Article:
I’ll start off that this entry isn’t inherently specific to Sitecore. It’s more of an Azure exercise in Principle of Least Privilege (PLP). So, let’s talk about a couple baselines here:
What’s Azure Key Vault?
Azure Key Vault is a service/product offered within Azure. It allows for the storage of Key, Secrets and Certificates. Each Key/Secret has its own versioning, and you can update, expire, retire, delete and manage these secrets in one central location. There’s some nifty under-the-hood work that Azure does with this, to make it accessible.
Why Key Vault?
- Permissions. You can lock down a Key Vault independently of your App Services. Want your pull files off the server, but not have access to connection strings? Key Vault. Want your certificates managed in one single place where no prying eyes can get them? Key Vault. This all boils down to that PLP I mentioned earlier.
- Centralization. Not only is your Key Vault the central place to story secrets, but if you’re using it for something like a connection string, imagine updating it in one place for all your App Services (and we know there’s more than one for an XP topology).
- Lifecycle. You can set secrets to expire at a certain time. You can disable them altogether (if compromised, for example). It’s all there.
- Cost. It’s dirty cheap to use. Right now, the current price is $.03USD/10,000 transactions (basically reads). The great news is that there’s a caching mechanism in place and you’re only using a transaction every time your AppService Starts. So, pennies per month for more security.
Ok, how do I do it?
It’s essentially a five step process:
- Remove your connection strings from your connectionStrings.config
- Add them to your KeyVault.
- Update your AppService Configuration
- Setup a System Assigned Identity for your App Service
- Add an Access Policy to your Key Vault
First, Sitecore has a great article about getting your connection strings out of the file system. Check it out. Follow the part up until steps until you’re about to paste that connection string in Azure. Do yourself a favor and pop open a notepad and keep these open for now.
Second, you’re going to open up your Key Vault in another tab. Click on Secrets and then Generate/Import at the top. Fill in the Name and Value. Name is going to have to be unique. I like to prefix my connection strings with “ConnectionString-” for easy scanning. The Value should be that connectionString itself. Click Save
Thirdly, you’re going to add it to your AppService. Click on your newly created Secret and look for the Secret Identifier (you’ll need to click on the Version, first)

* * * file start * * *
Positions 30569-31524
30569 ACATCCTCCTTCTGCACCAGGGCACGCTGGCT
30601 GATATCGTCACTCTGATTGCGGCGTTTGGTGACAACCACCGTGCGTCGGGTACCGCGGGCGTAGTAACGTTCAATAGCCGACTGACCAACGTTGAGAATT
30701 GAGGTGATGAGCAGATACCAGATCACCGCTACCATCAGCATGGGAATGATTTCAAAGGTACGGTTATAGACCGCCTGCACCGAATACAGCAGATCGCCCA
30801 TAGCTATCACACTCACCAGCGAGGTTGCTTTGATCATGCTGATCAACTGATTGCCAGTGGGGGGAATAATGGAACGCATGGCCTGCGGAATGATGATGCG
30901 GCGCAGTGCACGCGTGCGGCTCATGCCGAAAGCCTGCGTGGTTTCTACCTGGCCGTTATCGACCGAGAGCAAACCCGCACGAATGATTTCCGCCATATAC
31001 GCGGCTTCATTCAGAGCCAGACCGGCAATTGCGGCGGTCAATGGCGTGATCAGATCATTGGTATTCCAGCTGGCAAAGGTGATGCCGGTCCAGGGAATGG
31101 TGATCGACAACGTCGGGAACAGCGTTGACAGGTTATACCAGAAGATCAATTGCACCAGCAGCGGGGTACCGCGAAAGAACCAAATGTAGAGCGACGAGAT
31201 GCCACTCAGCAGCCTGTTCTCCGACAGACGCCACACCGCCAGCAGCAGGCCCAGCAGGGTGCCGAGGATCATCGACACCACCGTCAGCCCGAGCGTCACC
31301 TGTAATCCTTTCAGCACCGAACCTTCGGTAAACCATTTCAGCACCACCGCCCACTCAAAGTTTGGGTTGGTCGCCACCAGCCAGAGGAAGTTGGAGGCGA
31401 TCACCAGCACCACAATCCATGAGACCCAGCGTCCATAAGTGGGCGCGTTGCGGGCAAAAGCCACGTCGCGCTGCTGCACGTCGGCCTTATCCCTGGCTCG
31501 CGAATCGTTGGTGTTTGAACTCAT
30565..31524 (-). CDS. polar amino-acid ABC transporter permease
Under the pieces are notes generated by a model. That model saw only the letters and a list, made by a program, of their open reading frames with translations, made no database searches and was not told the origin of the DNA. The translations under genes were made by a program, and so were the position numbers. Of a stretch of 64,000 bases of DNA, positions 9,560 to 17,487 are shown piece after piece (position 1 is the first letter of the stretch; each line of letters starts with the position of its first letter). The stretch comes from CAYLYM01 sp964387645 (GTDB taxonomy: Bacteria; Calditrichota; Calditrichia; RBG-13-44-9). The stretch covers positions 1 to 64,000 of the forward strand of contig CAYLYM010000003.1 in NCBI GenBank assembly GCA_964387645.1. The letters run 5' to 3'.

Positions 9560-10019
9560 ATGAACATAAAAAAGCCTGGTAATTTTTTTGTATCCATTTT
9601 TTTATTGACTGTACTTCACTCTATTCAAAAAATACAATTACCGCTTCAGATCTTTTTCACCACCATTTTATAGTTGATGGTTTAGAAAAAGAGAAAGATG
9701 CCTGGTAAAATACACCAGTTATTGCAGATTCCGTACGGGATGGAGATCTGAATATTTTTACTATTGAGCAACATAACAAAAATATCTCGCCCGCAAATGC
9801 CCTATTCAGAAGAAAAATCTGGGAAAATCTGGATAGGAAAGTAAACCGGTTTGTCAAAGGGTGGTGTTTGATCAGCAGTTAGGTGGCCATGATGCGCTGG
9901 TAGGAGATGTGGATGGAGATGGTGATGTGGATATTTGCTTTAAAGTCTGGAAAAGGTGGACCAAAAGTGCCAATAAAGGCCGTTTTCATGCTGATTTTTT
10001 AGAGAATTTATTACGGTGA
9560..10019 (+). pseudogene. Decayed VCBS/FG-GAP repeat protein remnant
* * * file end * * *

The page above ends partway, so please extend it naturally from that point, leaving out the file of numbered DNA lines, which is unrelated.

With your Secret Identifier in hand, you’re going to head to your AppService and add a Connection String (under the Configuration blade). Then you paste in the following:
Notice I’ve removed the version ID from the string. This is a relatively new feature that allows you to update your Key Vault Secret and not break everything. If you do use the version ID in here, every time you update your Secret, you’ll need to update your connection string value here. It’ll get tedious, trust me.
Once you’ve done that with all your connection strings, it’s time to save. Then give the sucker a quick refresh. You’ll likely see something like this:
That red Key Vault Reference means that something is amok. What is it? Well, by default (and rightly so) nothing has access into your Key Vault. Nothing. Not even your App Services. It’s a two-step process to do this. Proceed!
Step four is pretty easy. You’re going to give your App Service an identity.
That’s straightforward in that you need to go to your App Service, and click on Identity. Under System assigned, click “On”. You’ll get a dialog about joining Azure AD, which is lovely. Do it!
Once that is done, click Save. Coming back to the screen, you should see a GUID in place:
Copy that sucker and move on to the final step.
Ok, for Step 5, we’re going to head back to your Key Vault and add an Access Policy. This tells your Key Vault that you’re ok with that App Service (Which is now identifiable) getting in the door. Once you’ve gone into the Access policies blade of your Key Vault, you’ll see the following screen:
This list will enumerate all the “things” that can get int your Key Vault. Click on the text “+ Add Access Policy” and then make it look like this:
For your “Select principal” you’re going to paste in that GUID from the App Service Identity. Why you can’t search by App Service Name, I don’t know. It just doesn’t work like that. You should now be back to your Application List, and your new App Service is showing up in the list.
MAKE SURE YOU CLICK SAVE.
When you return to your App Service’s Connection Strings section, you should see a nice green check:
There you have it. You’ve successfully migrated your connection strings from the file system into a Key Vault. Yay Security!